Evaluation: TBD

PHL273H1S – Environmental Ethics

Instructor: Eric Shoemaker

Schedule: Tuesdays and Thursdays 12:00-15:00

Delivery Method: Online-Synchronous (In-person Final Exam)

Description: A study of environmental issues raising questions of concern to moral and political philosophers, such as property rights, responsibility for future generations, and the interaction of human beings with the rest of nature. Typical issues: sustainable development, alternative energy, the preservation of wilderness areas, animal rights.

PHL275H1S – Introduction to Ethics

Instructor: Ian Campbell

Schedule: Mondays 12:00-15:00 and Wednesdays 12:00-14:00 (Tutorials: Wednesdays 14:00 or 15:00)

Delivery method: In-person

Description: An introduction to central issues in ethics or moral philosophy, such as the objectivity of values, the nature of moral judgements, rights and duties, the virtues, and consequentialism. Readings may be drawn from a variety of contemporary and historical sources.

PHL281H1F – Bioethics

Instructor: Natalie Martin

Schedule: Mondays 18:00-20:00 and Wednesdays 18:00-21:00 (Tutorials: Monday 20:00 and Wednesdays 17:00)

Delivery Method: In-person

Description: An introduction to the study of moral and legal problems in medical practice and in biomedical research; the development of health policy. Topics include: concepts of health and disease, patient rights, informed consent, allocation of scarce resources, euthanasia, abortion, genetic and reproductive technologies, human research, and mental health.

PHL303H1S – Plato

Instructor: Joseph Gerbasi

Schedule: Tuesdays and Thursdays 18:00-21:00

Delivery Method: Online-Synchronous (Online Final Exam)

Description: Selected metaphysical, epistemological, and ethical themes in Plato’s dialogues.

PHL329H1F – Topics in 20th Century Continental Philosophy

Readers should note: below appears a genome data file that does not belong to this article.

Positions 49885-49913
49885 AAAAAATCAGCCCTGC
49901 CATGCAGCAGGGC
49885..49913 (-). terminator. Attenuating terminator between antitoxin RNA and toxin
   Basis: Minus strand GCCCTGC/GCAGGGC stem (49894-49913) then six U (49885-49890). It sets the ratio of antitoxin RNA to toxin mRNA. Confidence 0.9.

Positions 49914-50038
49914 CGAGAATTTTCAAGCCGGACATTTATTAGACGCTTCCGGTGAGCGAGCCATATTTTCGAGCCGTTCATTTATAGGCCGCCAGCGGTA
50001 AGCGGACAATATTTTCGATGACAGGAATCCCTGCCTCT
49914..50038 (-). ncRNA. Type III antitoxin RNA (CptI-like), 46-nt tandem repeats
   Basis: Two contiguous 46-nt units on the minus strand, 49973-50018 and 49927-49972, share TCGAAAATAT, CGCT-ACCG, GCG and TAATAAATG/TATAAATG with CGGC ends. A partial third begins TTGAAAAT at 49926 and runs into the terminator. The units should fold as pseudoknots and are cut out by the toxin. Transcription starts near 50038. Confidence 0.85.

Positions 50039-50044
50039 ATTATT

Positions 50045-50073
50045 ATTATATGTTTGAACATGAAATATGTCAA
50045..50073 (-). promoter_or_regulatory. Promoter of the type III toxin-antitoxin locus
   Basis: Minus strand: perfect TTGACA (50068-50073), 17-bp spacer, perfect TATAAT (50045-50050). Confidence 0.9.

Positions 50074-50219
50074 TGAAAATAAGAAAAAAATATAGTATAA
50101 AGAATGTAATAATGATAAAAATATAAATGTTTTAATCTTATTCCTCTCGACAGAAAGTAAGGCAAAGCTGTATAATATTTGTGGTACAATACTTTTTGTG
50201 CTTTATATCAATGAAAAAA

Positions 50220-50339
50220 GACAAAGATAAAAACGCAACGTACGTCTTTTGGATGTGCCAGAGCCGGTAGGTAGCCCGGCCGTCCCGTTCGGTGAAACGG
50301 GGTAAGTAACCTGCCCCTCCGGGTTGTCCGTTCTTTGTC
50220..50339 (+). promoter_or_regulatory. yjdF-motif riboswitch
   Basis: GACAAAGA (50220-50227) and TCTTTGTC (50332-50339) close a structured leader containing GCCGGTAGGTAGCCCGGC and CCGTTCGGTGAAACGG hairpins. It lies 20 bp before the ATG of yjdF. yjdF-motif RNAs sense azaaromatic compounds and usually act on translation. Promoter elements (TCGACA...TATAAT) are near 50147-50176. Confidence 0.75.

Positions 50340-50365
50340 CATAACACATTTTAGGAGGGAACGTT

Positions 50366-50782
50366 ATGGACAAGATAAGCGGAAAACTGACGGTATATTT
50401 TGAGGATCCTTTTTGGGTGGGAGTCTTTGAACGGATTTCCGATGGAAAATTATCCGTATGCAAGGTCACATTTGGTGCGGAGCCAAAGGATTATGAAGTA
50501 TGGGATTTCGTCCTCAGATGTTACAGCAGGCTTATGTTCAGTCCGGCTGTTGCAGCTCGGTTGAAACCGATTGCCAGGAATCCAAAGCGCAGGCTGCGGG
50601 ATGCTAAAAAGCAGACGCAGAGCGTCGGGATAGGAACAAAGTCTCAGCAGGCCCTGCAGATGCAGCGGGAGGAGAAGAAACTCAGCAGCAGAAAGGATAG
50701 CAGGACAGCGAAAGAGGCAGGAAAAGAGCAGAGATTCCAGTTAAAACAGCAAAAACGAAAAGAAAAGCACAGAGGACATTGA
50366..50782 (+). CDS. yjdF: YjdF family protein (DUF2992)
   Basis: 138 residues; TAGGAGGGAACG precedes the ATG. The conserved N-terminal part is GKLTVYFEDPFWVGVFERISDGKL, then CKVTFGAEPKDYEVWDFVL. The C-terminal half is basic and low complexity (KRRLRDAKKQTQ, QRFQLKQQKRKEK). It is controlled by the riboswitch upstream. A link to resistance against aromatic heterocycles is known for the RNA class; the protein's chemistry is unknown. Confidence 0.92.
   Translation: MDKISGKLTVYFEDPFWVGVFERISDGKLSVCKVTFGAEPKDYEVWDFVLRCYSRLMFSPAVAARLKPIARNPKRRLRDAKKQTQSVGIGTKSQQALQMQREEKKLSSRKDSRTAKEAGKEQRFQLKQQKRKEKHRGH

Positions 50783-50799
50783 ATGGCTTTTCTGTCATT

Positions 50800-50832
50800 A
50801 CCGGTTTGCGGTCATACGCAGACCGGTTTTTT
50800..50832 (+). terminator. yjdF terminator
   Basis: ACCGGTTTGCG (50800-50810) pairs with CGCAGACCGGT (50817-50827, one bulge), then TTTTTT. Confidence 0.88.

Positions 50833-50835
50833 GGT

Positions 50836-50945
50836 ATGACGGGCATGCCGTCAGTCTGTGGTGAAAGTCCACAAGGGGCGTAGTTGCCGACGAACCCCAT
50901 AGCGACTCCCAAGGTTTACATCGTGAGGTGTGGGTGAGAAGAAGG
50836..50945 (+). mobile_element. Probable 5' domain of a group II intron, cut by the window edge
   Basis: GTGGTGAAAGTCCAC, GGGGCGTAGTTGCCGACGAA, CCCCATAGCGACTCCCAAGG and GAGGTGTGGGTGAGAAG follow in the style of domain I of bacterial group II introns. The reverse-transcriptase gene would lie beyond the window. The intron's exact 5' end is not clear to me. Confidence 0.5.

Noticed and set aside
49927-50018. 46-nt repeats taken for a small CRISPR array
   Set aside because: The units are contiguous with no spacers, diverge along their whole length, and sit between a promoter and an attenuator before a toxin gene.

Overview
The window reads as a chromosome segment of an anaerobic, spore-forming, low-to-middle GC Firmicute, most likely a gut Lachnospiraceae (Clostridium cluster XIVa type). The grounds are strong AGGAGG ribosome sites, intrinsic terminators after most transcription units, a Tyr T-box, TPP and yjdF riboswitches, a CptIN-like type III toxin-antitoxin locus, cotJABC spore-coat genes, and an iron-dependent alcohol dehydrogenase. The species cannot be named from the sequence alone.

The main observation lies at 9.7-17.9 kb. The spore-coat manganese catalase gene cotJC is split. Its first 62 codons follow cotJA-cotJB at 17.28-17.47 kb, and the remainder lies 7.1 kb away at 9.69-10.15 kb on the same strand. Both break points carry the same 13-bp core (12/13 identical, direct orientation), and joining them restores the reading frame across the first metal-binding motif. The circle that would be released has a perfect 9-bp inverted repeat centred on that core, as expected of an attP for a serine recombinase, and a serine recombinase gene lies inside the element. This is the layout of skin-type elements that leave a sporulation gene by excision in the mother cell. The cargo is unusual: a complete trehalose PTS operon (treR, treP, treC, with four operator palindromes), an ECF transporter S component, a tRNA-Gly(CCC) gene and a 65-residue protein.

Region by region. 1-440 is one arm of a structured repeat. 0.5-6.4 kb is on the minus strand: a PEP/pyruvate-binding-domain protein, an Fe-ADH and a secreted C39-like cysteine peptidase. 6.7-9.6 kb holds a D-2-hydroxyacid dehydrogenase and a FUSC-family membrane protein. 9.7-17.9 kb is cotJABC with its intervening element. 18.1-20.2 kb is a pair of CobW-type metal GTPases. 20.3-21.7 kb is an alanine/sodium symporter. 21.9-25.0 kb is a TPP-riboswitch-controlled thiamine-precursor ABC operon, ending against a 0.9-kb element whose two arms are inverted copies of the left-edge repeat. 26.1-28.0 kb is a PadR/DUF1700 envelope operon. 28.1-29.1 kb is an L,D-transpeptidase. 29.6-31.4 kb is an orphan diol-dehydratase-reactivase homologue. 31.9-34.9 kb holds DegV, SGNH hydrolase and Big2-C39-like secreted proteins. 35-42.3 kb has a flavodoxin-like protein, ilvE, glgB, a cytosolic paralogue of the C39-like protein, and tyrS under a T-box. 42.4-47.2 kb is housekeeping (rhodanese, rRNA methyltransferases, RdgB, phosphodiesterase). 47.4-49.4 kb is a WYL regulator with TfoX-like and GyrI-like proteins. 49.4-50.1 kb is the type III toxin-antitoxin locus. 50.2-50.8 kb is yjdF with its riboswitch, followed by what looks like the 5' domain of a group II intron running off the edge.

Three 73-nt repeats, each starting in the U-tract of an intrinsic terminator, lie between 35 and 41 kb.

Instructor: TBD

Schedule: Mondays and Wednesdays 9:00-12:00

Delivery Method: Online-Synchronous

Description: Selected topics and themes in continental philosophy of the 20th century, drawing on such approaches as hermeneutics, phenomenology, critical theory, structuralism, deconstruction, feminism, psychoanalysis, and post-colonial theory. Authors and texts will vary, but may include such authors as: Adorno, Arendt, Benjamin, Bloch, Deleuze, Derrida, Fanon, Foucault, Freud, Gadamer, Habermas, Heidegger, Irigaray, Kristeva, Lacan, Levi-Strauss, Levinas, Merleau-Ponty.

Evaluations: TBD

PHL340H1F – Issues in Philosophy of Mind

Instructor: Jim John

Schedule: Mondays and Wednesdays 12:00-15:00

Delivery Method: In-person

Description: Typical issues include: the mind-brain identity theory; intentionality and the mental; personal identity.

PHL375H1F – Ethics

Instructor: Michael Kirley

Schedule: Tuesdays and Thursdays 18:00-21:00

Delivery Method: In-person

Description: An intermediate-level study of selected issues in moral philosophy, or of influential contemporary or historical works in ethical theory.

PHL382H1S – Death and Dying

Instructor: S. Pringle

Schedule: Mondays and Wednesdays 18:00-21:00

Delivery Method: Online-synchronous

An intermediate-level study of moral and legal problems, including the philosophical significance of death, the high-tech prolongation of life, definition and determination of death, suicide, active and passive euthanasia, the withholding of treatment, palliative care and the control of pain, living wills; recent judicial decisions.


PHL388H1S – Literature and Philosophy

Instructor: Tim Mckee

Schedule: Tuesdays and Thursdays 15:00-18:00

Delivery Method: In-person

Description: An examination of the interplays and tensions between literature and philosophy. Possible themes include: the ‘literary’ expression of philosophical ideas; the ancient ‘quarrel of the poets and philosophers’; the relation of form to content in philosophical writing, and the immense variety of philosophical genres (e.g. aphorism, essai, confession, treatise, dialogue, manifesto, meditation, etc.); the philosophical content and significance of certain ‘literary’ works and forms; and philosophical problems regarding translation, adaptation, and interpretation. Topics and texts will vary according to instructor.

Readings: TBD

Evaluation: TBD